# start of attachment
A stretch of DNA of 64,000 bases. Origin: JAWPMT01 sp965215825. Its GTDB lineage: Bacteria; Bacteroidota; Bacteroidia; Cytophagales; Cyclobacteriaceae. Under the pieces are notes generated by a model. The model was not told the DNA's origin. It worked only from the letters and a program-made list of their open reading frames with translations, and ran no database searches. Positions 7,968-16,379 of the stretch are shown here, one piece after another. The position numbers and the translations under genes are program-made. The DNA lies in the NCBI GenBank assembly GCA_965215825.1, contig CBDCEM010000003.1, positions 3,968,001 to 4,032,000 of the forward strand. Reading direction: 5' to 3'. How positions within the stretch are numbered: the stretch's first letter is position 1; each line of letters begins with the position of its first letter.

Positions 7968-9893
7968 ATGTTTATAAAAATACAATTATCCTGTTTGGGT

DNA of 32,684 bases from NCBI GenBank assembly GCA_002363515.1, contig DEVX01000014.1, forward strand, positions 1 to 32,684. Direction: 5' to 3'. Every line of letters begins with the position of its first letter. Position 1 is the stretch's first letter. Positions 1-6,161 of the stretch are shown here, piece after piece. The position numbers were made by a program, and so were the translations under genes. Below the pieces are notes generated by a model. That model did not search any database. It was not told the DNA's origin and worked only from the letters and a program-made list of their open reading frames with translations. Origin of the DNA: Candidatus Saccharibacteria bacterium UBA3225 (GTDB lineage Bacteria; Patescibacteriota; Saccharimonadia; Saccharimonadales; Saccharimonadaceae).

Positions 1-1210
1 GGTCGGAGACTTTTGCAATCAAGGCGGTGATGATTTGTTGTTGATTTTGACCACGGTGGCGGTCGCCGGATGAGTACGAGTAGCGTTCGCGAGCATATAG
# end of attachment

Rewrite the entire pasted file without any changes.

A stretch of DNA of 64,000 bases. Origin: JAWPMT01 sp965215825. Its GTDB lineage: Bacteria; Bacteroidota; Bacteroidia; Cytophagales; Cyclobacteriaceae. Under the pieces are notes generated by a model. The model was not told the DNA's origin. It worked only from the letters and a program-made list of their open reading frames with translations, and ran no database searches. Positions 7,968-16,379 of the stretch are shown here, one piece after another. The position numbers and the translations under genes are program-made. The DNA lies in the NCBI GenBank assembly GCA_965215825.1, contig CBDCEM010000003.1, positions 3,968,001 to 4,032,000 of the forward strand. Reading direction: 5' to 3'. How positions within the stretch are numbered: the stretch's first letter is position 1; each line of letters begins with the position of its first letter.

Positions 7968-9893
7968 ATGTTTATAAAAATACAATTATCCTGTTTGGGT

DNA of 32,684 bases from NCBI GenBank assembly GCA_002363515.1, contig DEVX01000014.1, forward strand, positions 1 to 32,684. Direction: 5' to 3'. Every line of letters begins with the position of its first letter. Position 1 is the stretch's first letter. Positions 1-6,161 of the stretch are shown here, piece after piece. The position numbers were made by a program, and so were the translations under genes. Below the pieces are notes generated by a model. That model did not search any database. It was not told the DNA's origin and worked only from the letters and a program-made list of their open reading frames with translations. Origin of the DNA: Candidatus Saccharibacteria bacterium UBA3225 (GTDB lineage Bacteria; Patescibacteriota; Saccharimonadia; Saccharimonadales; Saccharimonadaceae).

Positions 1-1210
1 GGTCGGAGACTTTTGCAATCAAGGCGGTGATGATTTGTTGTTGATTTTGACCACGGTGGCGGTCGCCGGATGAGTACGAGTAGCGTTCGCGAGCATATAG